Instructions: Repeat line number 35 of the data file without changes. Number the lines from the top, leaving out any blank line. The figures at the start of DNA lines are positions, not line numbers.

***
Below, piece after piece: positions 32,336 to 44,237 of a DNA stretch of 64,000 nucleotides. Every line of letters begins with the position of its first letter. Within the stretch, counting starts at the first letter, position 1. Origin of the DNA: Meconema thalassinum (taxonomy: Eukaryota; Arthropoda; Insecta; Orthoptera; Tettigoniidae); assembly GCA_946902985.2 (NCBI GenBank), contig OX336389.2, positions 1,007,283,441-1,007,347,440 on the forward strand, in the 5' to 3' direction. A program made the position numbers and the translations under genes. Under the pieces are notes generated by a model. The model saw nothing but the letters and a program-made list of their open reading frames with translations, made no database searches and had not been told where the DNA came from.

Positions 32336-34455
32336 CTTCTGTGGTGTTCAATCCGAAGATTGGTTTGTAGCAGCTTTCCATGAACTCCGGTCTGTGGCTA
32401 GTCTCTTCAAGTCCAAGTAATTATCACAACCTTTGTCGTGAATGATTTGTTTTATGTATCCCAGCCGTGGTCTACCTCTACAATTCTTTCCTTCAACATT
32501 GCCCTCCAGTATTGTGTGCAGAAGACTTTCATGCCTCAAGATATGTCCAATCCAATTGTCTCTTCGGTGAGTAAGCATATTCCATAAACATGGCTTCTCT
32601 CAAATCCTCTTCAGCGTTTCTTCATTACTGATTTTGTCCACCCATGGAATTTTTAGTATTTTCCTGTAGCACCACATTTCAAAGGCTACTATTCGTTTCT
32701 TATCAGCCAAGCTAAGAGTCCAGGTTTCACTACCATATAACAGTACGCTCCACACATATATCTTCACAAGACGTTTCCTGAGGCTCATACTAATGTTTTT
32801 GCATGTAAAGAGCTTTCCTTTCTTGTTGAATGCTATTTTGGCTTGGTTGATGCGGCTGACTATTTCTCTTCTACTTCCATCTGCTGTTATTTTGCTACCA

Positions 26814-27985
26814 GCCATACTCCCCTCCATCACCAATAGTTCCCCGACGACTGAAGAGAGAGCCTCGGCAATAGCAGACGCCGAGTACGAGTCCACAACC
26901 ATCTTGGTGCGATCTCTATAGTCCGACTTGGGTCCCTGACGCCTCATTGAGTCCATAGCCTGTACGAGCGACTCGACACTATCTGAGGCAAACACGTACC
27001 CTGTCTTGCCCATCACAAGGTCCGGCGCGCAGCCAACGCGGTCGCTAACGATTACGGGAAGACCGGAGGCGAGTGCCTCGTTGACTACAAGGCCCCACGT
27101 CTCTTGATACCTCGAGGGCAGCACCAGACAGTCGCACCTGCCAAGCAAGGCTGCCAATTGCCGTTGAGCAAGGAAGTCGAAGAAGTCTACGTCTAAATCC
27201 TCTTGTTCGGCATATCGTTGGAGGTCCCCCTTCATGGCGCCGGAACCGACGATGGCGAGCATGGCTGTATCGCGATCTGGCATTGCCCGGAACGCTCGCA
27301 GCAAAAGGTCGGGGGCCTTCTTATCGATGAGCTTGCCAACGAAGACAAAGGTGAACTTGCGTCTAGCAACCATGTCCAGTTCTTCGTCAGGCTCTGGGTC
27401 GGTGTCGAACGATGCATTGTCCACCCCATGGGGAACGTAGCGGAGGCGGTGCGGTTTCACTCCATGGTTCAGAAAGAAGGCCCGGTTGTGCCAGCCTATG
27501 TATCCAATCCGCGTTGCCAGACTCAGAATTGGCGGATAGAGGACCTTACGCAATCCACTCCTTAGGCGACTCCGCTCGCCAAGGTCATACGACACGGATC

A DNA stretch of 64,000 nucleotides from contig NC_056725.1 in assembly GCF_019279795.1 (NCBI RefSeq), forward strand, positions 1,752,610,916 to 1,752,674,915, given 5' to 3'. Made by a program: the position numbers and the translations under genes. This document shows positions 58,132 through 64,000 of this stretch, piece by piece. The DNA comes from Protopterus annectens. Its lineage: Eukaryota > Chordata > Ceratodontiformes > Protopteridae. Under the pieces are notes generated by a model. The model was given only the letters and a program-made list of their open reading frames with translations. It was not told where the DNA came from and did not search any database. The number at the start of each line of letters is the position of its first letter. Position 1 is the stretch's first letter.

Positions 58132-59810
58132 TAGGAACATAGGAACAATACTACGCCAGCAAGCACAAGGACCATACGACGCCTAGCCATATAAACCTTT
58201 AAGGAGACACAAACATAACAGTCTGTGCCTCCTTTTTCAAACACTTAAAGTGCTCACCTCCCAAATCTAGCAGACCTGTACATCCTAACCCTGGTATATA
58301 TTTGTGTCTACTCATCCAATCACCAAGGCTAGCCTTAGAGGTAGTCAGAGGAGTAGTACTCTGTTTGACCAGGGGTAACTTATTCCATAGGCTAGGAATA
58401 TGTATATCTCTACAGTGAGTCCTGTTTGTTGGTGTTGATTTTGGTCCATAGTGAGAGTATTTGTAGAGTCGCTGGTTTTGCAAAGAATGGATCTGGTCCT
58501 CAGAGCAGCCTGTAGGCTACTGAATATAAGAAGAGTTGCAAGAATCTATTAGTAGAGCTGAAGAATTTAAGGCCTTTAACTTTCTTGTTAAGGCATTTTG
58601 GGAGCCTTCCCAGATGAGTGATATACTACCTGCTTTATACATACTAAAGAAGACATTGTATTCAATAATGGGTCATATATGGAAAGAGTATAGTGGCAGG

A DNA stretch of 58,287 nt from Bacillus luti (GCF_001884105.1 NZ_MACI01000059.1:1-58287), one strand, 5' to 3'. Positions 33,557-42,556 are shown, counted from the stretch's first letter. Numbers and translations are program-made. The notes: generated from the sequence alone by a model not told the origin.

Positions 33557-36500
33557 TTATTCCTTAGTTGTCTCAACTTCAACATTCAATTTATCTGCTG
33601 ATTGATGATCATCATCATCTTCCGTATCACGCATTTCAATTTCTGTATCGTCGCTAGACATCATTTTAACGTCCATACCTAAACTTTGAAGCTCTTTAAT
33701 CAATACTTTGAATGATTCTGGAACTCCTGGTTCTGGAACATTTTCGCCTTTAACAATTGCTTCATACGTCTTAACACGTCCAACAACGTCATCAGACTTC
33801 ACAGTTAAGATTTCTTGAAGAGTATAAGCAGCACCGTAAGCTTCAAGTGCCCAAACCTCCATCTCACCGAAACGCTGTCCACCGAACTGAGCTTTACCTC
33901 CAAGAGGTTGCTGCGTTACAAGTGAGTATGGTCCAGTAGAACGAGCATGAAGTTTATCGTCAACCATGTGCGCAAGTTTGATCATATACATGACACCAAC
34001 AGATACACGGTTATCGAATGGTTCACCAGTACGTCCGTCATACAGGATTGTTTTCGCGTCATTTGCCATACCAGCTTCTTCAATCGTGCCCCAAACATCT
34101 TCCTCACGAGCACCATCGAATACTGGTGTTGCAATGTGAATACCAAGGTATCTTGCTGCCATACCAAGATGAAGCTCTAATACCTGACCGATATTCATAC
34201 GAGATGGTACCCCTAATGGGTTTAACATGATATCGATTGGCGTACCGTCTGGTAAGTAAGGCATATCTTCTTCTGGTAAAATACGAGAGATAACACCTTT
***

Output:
34201 GAGATGGTACCCCTAATGGGTTTAACATGATATCGATTGGCGTACCGTCTGGTAAGTAAGGCATATCTTCTTCTGGTAAAATACGAGAGATAACACCTTT